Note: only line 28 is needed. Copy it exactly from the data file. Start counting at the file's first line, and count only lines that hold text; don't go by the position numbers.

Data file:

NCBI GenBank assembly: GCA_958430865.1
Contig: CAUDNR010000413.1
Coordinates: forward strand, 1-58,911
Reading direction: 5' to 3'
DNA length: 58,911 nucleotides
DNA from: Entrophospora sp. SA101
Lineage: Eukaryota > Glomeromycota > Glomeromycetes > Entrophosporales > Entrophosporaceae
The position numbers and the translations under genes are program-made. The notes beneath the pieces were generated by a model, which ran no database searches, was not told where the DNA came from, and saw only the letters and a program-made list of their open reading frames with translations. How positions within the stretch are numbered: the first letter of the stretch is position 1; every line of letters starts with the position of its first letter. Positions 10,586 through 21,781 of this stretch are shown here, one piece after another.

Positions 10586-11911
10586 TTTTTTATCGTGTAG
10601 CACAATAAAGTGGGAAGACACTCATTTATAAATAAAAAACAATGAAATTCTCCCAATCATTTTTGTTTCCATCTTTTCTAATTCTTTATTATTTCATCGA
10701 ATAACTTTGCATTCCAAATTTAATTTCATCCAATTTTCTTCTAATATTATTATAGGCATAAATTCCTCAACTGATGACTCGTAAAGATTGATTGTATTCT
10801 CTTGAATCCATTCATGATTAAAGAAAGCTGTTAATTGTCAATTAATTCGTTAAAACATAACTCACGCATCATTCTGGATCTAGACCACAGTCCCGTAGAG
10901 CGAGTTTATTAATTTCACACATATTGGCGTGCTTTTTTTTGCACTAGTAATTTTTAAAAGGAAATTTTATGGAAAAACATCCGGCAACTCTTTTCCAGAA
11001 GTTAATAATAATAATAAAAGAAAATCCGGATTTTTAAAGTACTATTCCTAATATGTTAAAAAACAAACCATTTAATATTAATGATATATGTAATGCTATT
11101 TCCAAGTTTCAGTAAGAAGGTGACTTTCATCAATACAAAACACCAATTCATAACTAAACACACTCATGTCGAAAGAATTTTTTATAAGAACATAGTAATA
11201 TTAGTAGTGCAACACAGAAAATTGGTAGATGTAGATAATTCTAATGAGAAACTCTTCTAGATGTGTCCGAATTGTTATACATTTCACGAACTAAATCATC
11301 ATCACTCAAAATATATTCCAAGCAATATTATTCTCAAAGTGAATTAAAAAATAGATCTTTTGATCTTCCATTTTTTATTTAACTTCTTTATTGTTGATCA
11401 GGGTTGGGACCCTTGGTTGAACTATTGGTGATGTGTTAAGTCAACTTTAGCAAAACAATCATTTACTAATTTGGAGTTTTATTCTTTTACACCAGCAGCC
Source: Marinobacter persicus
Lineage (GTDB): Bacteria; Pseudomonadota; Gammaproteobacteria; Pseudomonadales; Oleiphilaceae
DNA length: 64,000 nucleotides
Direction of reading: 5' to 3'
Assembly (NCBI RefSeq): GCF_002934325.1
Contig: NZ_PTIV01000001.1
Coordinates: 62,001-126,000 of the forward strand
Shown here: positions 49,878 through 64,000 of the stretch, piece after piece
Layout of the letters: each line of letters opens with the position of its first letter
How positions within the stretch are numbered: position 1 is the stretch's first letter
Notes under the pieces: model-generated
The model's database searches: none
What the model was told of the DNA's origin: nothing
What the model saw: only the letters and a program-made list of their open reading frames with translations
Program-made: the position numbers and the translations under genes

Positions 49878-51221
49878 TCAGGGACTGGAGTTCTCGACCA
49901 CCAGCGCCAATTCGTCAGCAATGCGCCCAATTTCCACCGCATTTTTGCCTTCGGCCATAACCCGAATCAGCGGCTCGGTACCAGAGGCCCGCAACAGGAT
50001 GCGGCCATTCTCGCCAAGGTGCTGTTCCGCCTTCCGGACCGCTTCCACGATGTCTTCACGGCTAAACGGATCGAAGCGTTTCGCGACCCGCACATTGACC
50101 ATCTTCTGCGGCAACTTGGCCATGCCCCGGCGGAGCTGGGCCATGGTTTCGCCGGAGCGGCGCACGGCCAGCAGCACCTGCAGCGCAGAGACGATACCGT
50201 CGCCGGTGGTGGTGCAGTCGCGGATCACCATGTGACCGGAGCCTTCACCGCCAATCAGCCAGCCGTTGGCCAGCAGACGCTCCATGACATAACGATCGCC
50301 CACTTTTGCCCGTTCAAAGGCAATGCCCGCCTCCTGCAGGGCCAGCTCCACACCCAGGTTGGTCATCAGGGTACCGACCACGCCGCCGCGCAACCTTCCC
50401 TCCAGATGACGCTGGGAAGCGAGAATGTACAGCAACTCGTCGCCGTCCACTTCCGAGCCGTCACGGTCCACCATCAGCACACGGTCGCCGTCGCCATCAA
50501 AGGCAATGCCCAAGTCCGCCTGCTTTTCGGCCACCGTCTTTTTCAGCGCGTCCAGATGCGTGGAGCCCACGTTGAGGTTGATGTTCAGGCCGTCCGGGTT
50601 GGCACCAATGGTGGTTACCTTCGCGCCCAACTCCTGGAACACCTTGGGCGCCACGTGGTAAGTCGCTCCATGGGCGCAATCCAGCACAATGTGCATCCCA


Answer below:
Layout of the letters: each line of letters opens with the position of its first letter